Mr Ghaffur moved to the Met in September 1999
Britain's most senior Asian police officer is planning legal action against the Metropolitan Police, accusing it of racial discrimination.
He is said to have complained of being humiliated, undermined and subjugated by his force.
Discrimination as a member of a minority community is something Mr Ghaffur, himself a Muslim, experienced first-hand at an early age.
Born in Uganda in east Africa, his family were forced to flee their native land when dictator Idi Amin expelled most of the country's minority Asian population in 1972.
Just two years later, aged 16, he began his police career as a Pc with Greater Manchester Police (GMP) in Salford.
For someone who was destined to become the UK's highest-ranking Asian officer and receive a CBE for services to policing in 2004, his start with the GMP was inauspicious.
At the time Mr Ghaffur was one of only two officers from an ethnic minority in a force of more than 6,000.
He has recalled that on his first day the desk sergeant refused to believe he was a police officer and initially would not let him enter the station.
Once through the door, Mr Ghaffur rose consistently through the GMP ranks to become a superintendent in 1989, when he transferred to the Leicestershire Constabulary.
In 1996 Mr Ghaffur became Assistant Chief Constable with the Lancashire force and was promoted to Deputy Chief Constable in February 1999.
During his time there he headed reviews into child protection issues and led a major corruption inquiry.
But it is in the arena of race relations that Tarique Ghaffur has made his mark with the Metropolitan Police force, to which he transferred in September 1999.
In 2002 Mr Ghaffur, by then Assistant Commissioner, assumed responsibility for the Met's newly-created Specialist Crime Directorate which included Operation Trident, the dedicated unit tackling gun crime in black communities.
Mr Ghaffur has shown himself unafraid to tackle sensitive race issues head-on, even when that has put him in a difficult position as an Asian and a Muslim.
In 2004 he instigated the setting up of a unit dedicated to tackling crime in the south Asian communities based on what he had learnt from his work with Operation Trident.
At the time he told the BBC that, much as he did not like to segregate crime by race, the reality was that there was organised crime within distinct communities.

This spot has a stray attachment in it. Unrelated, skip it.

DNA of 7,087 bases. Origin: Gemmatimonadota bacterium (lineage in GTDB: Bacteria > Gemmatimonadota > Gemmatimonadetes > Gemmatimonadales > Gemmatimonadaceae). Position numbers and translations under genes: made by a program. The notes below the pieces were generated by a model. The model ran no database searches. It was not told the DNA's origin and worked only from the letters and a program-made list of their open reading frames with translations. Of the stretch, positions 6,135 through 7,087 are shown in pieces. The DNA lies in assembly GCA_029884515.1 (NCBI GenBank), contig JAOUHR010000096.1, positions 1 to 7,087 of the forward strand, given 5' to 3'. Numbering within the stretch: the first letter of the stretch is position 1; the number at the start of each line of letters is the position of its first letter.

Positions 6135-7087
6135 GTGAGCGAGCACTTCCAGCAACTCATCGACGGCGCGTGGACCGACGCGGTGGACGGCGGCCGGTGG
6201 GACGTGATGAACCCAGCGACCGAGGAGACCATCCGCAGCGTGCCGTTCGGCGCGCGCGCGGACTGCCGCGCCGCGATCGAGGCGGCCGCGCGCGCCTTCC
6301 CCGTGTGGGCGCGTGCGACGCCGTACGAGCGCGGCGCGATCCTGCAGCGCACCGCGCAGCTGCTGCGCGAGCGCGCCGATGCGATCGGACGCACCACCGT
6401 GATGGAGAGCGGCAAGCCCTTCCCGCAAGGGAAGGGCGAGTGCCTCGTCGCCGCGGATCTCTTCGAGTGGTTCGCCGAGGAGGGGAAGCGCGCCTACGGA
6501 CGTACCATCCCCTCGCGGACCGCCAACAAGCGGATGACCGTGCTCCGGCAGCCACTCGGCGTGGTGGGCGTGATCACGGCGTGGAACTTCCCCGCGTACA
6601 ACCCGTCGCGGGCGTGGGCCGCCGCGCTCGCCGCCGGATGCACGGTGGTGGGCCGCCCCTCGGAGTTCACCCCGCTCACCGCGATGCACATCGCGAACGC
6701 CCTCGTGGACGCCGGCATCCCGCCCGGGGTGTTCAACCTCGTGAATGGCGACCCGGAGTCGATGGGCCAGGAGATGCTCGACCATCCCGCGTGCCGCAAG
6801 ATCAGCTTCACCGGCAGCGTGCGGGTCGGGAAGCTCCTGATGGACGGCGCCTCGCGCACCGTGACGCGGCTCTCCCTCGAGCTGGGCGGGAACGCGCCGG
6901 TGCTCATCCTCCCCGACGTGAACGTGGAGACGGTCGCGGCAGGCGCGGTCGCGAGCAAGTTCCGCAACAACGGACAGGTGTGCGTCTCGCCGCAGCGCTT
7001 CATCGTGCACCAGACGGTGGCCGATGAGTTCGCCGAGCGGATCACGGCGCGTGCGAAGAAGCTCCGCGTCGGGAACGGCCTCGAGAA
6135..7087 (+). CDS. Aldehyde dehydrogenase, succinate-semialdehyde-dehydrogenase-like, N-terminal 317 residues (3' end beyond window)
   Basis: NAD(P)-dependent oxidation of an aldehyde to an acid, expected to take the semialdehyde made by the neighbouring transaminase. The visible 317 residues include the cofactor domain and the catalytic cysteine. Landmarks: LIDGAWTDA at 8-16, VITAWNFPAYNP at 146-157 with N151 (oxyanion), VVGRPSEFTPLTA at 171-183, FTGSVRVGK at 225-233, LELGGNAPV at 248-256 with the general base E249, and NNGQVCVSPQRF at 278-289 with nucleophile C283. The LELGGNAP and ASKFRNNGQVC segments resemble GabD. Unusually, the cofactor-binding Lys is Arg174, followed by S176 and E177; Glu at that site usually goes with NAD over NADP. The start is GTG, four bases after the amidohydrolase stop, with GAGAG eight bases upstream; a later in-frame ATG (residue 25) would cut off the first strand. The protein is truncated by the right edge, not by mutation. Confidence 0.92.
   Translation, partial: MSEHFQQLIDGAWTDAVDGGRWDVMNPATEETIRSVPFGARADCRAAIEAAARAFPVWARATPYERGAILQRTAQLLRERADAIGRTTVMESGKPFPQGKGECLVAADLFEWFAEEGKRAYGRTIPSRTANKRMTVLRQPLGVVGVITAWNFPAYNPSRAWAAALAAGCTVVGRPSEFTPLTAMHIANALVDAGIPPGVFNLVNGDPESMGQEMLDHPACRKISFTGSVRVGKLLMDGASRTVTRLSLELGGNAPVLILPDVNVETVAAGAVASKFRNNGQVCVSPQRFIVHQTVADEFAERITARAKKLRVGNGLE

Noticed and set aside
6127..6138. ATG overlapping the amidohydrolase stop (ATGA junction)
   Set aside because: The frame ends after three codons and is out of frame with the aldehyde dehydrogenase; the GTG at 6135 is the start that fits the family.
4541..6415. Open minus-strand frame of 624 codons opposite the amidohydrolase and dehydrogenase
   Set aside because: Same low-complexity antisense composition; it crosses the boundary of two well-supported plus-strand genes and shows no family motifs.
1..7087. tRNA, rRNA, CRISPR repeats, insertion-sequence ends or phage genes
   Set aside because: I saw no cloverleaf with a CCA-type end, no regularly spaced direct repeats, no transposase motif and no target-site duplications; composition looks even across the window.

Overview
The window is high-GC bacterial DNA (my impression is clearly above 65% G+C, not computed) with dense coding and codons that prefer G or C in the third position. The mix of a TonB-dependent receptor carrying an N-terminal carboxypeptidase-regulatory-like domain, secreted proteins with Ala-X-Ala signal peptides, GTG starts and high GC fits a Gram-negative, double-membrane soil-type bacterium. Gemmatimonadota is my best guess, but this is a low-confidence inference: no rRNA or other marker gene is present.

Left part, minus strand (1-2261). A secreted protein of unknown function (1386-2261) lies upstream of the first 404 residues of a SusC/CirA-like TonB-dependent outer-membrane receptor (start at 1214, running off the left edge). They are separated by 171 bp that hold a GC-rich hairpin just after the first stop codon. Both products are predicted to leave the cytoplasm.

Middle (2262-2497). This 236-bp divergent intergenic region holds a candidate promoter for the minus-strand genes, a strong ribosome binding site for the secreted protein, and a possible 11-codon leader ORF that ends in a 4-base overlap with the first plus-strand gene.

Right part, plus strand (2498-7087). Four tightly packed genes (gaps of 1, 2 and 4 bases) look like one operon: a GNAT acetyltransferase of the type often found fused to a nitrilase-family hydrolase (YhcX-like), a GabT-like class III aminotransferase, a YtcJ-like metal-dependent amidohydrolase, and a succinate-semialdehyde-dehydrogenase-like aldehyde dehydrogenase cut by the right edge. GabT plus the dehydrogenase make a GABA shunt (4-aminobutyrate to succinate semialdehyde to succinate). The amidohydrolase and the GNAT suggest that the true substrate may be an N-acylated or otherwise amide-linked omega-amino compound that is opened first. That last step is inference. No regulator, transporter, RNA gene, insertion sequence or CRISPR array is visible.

He was sharply criticised by some race groups, who said his comments could perpetuate racist stereotypes.
Tarique Ghaffur has also proved himself willing to tackle race issues within the Met.
As his speech to the Black Police Officers Association in Manchester shows, he is not afraid to speak out against what he sees as poor policing of minorities.
Many believe Mr Ghaffur could be the first Asian to head a force
And he has been in the forefront of those pushing for fairer treatment of minority officers.
In 2002 he helped smooth the return of Gurpal Virdi, a Sikh officer who successfully sued the Met force for racial discrimination - one of a number of officers to take the Met to tribunal on race grounds in recent years.
In 2004 he produced a report for the Morris Inquiry into the treatment of minority officers in the Met, which found black and Asian officers were twice as likely to be investigated or receive formal written warnings as other officers.
The racial make-up of the police force has changed greatly since 1974 when Tarique Ghaffur joined.
Since Lord Macpherson's critical report with its allegations of "institutionalised racism" against the Met force in 1999, all police services have been required to make greater efforts to recruit ethnic minorities.
In 2003 the UK's first black chief constable was appointed when Mike Fuller took over the Kent force.
Many believe Tarique Ghaffur could become the first Asian to head a force. He has already been short-listed for the top job in Greater Manchester and the West Midlands.